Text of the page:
Hi there, founder of StudyWand.com here.
Since a 2020 university grant (15k) we’ve been working on applying AI in the classroom, including some aspects in other non-english languages.
You can use AI to cheat on essays, but also to formulate practise exercises and to personalise learning for content; this is what studywand does - converts Youtube videos and PDFs into AI quizzes, automatically.
In terms of how learnings behave, I studied the psychology of learning and in one experiment, found that users more or less preferred in this order:
- 1-2-1s with teachers
- Studying with materials made by class mates
- Studying with AI flashcards
- Making their own flashcards to study /studying alone
- Writing assignments/essays
If you incorporate AI-created flashcards, you can ensure you prioritise solutions that emphasize accuracy (like studywand, which quotes your text and allows you to review cards), and help students adjust to the new age where they will rely on LLM content.
In terms of policies, I think it depends greatly on your philosophy with open or closed exams. Essays will not be as powerful or useful in the future, and might diminish in their proportion of assessments.
I entirely believe in the benefits of flashcards, as they helped me study at a top university, coming from a less than academic start. Specifically, I wrote a dissertation on flashcards and would suggest your policies certainly permit AI-generated flashcards. One of the key unconsidered benefits for teachers of retrieval practise with AI over creating cards for students or students creating cards is insights into students knowledge gaps, and in particular, addressing foresight bias - the fact that particularly in some subjects like Physics, students don’t know what they don’t know (watch this amazing Veritasium video, it also explains why misconceptions are so handy for learning physics): Khan Academy and the Effectiveness of Science Videos - YouTube - basically, if you use AI quizzes (or any prepared subject-specific right/wrong system), you learn quickly where your knowledge sits and what to focus on, and reduce your exam stress. As a teacher, AI learning can make learning more of a “gradual hill climb” then a “storm the trenches”, if you can convince your university along this path. It has worked for flipped classrooms, and worked way back in 2002 when Frank Leeming demonstrated students learned better, and preferred learning, with regular quiz questions every few days - rather than a big final exam.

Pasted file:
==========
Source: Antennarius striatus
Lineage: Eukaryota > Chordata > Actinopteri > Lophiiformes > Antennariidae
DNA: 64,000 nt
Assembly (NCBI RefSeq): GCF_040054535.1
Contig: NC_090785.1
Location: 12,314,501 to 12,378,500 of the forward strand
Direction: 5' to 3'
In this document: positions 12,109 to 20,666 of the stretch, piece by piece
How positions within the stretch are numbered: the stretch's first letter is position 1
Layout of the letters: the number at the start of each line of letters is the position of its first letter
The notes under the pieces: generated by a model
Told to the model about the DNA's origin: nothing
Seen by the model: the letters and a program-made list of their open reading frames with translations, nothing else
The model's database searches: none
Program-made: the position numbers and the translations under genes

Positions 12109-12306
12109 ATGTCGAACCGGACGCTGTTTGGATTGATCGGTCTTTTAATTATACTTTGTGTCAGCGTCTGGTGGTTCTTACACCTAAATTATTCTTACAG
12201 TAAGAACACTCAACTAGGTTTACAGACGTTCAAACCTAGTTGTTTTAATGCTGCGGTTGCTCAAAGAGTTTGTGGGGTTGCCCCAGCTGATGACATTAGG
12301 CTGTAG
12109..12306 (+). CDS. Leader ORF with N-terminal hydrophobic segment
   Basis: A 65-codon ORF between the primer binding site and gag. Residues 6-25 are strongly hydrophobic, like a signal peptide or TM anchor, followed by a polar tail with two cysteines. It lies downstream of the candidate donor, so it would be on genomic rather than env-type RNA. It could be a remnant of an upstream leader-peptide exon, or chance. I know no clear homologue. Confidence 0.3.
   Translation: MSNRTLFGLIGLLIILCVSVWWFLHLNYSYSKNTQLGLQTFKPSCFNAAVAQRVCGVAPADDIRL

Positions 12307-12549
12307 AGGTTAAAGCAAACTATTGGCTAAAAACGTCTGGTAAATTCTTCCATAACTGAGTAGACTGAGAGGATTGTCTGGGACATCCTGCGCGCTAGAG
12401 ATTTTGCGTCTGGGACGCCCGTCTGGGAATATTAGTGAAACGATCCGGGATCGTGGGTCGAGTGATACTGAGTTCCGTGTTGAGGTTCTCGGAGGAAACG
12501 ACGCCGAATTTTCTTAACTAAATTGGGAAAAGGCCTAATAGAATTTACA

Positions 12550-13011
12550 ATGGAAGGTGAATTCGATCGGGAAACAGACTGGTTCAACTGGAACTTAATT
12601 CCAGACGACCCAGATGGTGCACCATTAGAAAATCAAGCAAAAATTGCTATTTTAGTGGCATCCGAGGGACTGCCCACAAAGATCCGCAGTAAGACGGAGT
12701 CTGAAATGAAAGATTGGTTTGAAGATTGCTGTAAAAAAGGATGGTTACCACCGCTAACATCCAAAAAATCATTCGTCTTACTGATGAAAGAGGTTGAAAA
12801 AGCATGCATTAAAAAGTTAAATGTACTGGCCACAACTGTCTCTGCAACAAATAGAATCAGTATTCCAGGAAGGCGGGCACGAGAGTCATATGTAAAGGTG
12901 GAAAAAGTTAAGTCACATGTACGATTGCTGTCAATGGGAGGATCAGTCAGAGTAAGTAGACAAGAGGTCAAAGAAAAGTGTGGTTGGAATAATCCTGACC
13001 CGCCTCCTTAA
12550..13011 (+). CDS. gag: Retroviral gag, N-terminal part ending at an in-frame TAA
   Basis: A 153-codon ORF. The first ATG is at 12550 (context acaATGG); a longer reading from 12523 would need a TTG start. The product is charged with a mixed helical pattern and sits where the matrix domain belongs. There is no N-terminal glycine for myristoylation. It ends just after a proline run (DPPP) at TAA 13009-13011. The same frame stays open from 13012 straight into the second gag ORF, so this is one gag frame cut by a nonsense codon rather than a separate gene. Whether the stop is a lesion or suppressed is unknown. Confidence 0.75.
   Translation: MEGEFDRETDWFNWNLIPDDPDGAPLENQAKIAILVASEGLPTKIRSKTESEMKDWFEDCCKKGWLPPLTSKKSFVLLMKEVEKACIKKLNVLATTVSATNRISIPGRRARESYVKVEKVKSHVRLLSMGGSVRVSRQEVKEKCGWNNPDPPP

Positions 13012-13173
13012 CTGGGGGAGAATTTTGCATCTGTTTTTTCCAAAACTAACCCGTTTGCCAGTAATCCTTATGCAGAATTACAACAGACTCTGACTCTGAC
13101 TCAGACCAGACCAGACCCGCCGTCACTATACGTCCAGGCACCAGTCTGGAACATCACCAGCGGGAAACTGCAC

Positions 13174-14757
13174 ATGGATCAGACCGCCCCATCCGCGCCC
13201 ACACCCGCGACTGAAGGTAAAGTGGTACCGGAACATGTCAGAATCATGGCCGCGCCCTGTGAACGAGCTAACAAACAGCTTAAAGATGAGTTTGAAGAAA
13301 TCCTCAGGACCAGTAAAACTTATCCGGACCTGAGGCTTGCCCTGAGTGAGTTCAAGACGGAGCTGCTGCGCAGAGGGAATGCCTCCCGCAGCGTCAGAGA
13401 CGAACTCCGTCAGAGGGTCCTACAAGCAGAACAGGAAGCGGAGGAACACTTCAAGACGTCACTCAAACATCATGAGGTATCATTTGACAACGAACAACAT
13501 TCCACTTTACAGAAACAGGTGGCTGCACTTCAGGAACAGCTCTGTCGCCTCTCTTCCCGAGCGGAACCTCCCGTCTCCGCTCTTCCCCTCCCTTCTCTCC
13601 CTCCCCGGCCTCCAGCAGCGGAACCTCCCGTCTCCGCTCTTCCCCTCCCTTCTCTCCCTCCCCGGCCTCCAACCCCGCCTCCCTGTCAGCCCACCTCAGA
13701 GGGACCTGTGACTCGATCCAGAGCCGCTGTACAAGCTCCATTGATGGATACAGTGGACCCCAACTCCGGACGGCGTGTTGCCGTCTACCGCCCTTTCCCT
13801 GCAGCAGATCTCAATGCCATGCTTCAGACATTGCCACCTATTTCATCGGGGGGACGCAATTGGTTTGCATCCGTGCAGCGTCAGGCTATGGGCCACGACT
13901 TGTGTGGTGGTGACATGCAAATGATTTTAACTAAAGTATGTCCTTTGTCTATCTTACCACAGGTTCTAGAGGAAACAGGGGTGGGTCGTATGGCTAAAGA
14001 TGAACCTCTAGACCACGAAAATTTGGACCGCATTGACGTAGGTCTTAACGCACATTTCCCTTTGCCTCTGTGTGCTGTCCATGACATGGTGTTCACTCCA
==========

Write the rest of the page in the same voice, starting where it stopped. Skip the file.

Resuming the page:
Lastly, for teachers, the constant preference for 1-2-1 learning and socioemotional support that can scaffold will become more important, and be irreplaceable by AI; you can’t trust AI to be looking out for you. Teachers of tomorrow will build two parts character, one part knowledge, where in the past they built two parts knowledge, one part character.
To quote from my dissertation experiment on background reading for retrieval practise, which is being enabled by AI today… this is a requote of a comment I’ve just left on HackerNews this afternoon, but I think you’ll find it insightful: Retrieval practice – typically, quizzing - is an exceedingly effective studying mechanism (Roediger & Karpicke, 2006; Roediger & Butler 2011; Bae, Therriault & Redifer, 2017, see Binks 2018 for a review), although underutilized relative to recorded merit, with students vastly preferring to read content (Karpicke & Butler, 2009; Toppino and Cohen, 2009). Notably mature students do engage in practice quizzes more than younger students (Tullis & Maddox, 2020). Undertaking a Quiz (Retrieval practice) can enhance test scores significantly, including web-based quizzes (Daniel & Broida, 2017). Roediger & Karpicke (2006) analysed whether students who solely read content would score differently to students who took a practice quiz, one week after a 5-minute learning session. Students retained information to a higher level in memory after a week with the quiz (56% retained), versus without (42%), despite having read the content less (average 3.4 times) than the control, read-only group (14.2 times). Participants subjectively report preference for regular Quizzing (Leeming, 2002) over final exams, when assessed with the quiz results, with 81% and 83% of participants in two intervention classes recommending Leemings “Exam-a-day” procedure for the next semester, which runs against intuition that students might biases against more exams/quizzes (due to Test Anxiety). Retrieval Practice may increase performance via increasing cognitive load which is generally correlated with score outcomes in (multimedia) learning (Muller et al, 2008). Without adequate alternative stimuli, volume of content could influence results, thus differentiated conditions to control for this possible confound are required when exploring retrieval practice effects (as seen in Renkl 2010 and implemented in Methods). Retrieval practice in middle and high school students can reduce Test Anxiety, when operationalised by “nervousness” (Agarwal et al 2014), though presently no research appears to have analysed the influence of retrieval practice on university students’ Test Anxiety. Quizzing can alleviate foresight bias – overestimation of required studying time – in terms of students appropriately assigning a greater, more realistic study time plan (Soderstrom & Bjork, 2014). Despite the underutilization noted by Karpicke and Butler (2009), quizzing is becoming more common in burgeoning eLearning courses, supported by the research (i.e. Johnson & Johnson, 2006; Leeming, 2002; Glass et al. 2008) demonstrating efficacy in real exam performance.